Once upon a time, you would grow a business by taking on people. You’d probably need space for them: a bigger office or factory. You’d need equipment for them to use. You’d need a way of getting them to work and back. If it was flexible, it was only because employment laws allowed it to be.
Not these days.
I was at two lunches this week with successful women, all running their own businesses or senior in their firm. So I did a quick survey of how they ran their businesses.
Nearly everyone had a different way of working, and few had actual employees. But hardly anyone was working alone. And everyone had a model that allowed them to grow their business flexibly while remaining in control.
So here are six possible ways to grow your business flexibly, from six different business owners.
A VA at your right hand
Do you need to meet the person doing your admin? One woman I talked to simply passes over all her admin to her virtual assistant. It’s clean, it’s simple, and for her, stress-free. They talk regularly by phone or Skype, so understand beautifully how the other one likes to work. This kind of relationship takes time, trust and delegation skills to develop, but it can be highly effective.
Partnerships are everything
One woman ran three businesses, without staff. But she has an extensive network of partnerships with other businesses, so she can offer her clients a wide range of expert services. Partnering is a terrific way of getting fast growth and expert help, without the overheads, admin and direct management demands.
Specialist employees as the centre of a general network
One of my favourite businesswoman runs a large network of contractors across the country. They do a lot of regular, clearly defined work for her. At the centre, she has a small network of employees with specialist skills who deal with the challenging problems and the work that requires skilled, bespoke input.
General employees as the centre of a specialist network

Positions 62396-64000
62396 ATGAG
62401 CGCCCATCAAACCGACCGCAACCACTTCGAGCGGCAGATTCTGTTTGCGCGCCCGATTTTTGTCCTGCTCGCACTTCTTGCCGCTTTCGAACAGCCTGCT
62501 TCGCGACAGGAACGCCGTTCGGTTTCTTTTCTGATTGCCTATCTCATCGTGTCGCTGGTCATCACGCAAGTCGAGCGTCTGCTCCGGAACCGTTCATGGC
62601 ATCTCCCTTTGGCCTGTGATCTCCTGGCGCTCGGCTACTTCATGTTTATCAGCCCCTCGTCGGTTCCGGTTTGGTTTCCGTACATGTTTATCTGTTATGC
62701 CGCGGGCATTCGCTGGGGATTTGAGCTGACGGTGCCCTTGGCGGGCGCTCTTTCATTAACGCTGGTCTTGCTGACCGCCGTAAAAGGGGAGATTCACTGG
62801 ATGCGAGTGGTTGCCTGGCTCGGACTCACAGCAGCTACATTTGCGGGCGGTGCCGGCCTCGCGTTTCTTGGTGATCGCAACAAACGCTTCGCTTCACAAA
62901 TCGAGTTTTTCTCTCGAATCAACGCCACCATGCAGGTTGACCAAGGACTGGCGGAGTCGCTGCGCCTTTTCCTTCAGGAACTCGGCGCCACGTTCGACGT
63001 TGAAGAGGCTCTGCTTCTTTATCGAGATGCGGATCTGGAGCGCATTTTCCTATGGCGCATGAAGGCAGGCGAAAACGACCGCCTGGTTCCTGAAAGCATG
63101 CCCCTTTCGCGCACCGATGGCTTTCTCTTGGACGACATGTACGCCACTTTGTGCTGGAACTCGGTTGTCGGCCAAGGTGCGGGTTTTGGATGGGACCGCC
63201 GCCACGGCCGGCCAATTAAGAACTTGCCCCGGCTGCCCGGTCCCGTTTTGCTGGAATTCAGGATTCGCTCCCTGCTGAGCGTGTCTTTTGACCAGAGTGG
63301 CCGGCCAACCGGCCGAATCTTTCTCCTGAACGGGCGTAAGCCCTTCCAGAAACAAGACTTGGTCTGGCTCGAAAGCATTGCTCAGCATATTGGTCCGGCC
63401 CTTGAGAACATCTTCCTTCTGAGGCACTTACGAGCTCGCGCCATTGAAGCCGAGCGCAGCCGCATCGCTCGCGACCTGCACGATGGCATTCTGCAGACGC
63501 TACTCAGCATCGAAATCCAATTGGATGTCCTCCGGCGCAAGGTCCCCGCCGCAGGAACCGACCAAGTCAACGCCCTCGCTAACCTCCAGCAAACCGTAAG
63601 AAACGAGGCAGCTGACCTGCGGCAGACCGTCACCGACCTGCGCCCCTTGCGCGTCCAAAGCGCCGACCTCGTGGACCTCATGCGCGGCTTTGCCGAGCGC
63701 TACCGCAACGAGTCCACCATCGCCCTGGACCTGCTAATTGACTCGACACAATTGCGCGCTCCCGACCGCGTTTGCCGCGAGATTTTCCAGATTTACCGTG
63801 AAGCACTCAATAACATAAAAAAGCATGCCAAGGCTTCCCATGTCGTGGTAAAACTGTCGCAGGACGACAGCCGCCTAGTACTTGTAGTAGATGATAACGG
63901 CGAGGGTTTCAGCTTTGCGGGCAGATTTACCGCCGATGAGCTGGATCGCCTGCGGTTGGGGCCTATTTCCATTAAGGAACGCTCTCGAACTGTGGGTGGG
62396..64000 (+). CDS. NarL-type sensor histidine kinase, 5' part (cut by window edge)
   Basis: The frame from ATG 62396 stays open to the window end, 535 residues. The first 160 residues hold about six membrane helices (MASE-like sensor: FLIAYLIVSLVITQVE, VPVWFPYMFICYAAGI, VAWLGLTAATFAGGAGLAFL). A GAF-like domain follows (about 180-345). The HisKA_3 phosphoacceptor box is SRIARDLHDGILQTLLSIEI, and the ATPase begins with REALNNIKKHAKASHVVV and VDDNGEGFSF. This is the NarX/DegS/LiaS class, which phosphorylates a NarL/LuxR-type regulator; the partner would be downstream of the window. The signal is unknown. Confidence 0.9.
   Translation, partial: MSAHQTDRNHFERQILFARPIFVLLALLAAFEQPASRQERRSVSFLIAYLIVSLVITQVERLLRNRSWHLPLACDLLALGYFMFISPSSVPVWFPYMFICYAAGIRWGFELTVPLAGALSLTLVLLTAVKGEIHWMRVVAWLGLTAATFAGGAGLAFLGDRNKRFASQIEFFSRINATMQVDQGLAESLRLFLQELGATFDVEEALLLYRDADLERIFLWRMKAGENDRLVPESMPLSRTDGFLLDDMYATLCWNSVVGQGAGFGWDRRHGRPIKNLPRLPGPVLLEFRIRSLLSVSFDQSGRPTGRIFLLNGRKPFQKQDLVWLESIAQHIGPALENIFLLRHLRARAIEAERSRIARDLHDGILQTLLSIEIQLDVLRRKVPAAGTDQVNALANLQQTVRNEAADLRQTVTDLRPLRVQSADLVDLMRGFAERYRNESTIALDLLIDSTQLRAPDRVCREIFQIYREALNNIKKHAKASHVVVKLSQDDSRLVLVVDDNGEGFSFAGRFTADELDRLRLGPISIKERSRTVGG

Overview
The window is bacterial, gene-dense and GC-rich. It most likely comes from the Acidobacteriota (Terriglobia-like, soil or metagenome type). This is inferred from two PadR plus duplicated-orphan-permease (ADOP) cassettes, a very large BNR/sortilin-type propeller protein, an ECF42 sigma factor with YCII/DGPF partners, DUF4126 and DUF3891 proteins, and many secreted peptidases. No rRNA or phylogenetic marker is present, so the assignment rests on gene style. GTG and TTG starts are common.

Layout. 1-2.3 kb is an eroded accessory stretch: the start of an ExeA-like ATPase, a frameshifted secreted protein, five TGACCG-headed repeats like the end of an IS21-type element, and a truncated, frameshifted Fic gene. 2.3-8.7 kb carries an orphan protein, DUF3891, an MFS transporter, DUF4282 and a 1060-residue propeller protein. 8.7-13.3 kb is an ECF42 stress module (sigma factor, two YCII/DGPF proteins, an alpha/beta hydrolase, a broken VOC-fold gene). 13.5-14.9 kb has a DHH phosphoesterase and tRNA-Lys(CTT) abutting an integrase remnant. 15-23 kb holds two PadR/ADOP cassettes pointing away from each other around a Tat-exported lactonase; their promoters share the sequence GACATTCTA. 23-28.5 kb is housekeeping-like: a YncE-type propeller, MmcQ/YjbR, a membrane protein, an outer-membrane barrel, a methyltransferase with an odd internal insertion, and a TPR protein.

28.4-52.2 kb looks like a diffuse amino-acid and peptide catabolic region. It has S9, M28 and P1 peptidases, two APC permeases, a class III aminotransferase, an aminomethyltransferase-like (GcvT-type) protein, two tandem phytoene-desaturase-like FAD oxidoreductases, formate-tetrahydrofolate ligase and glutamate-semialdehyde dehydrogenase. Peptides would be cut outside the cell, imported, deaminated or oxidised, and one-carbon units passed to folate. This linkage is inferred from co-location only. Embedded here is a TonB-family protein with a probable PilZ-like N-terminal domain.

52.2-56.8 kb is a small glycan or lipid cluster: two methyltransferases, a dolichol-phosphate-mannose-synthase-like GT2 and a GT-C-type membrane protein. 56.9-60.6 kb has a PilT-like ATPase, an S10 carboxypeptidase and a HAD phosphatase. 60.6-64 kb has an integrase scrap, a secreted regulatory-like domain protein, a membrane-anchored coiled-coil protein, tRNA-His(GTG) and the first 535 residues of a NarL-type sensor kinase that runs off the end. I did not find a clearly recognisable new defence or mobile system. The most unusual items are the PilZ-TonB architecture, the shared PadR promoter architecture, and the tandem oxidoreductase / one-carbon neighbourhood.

A very dynamic entrepreneur takes a the opposite approach to growing her business: she employees a small number of of core staff in her office to deliver regular work. When more specialist skills are needed, she brings in local freelances with particular experience to help. It gives her stability, but also means she can respond to clients’ requests even when they’re beyond the skills of her immediate team.
With an erratic work-flow, the low cost of interns is what makes things tick for another business owner. She has to spend more time training and supervising them than she would with a more experienced assistant, but for her the low cost in uncertain times makes it worthwhile. I’d probably suggest she supplements it with more experienced virtual assistance, but for the moment this seems to work for her.
A network of VAs
Other business owners share my current preference for a network of people with specialist skills. One woman round the table uses a group of remote assistants, all with their own specialism, including SEO, social media, web updating, bookkeeping, client relationships and research. It requires a clear head to keep on top of who’s doing what, but you get the advantage of expert help with whatever you’re doing.
I’d love to know what models you like and use to grow a business, and what makes them work for you. Have you used any of these models, and did they work for you, or not? Do let me know in the comments below.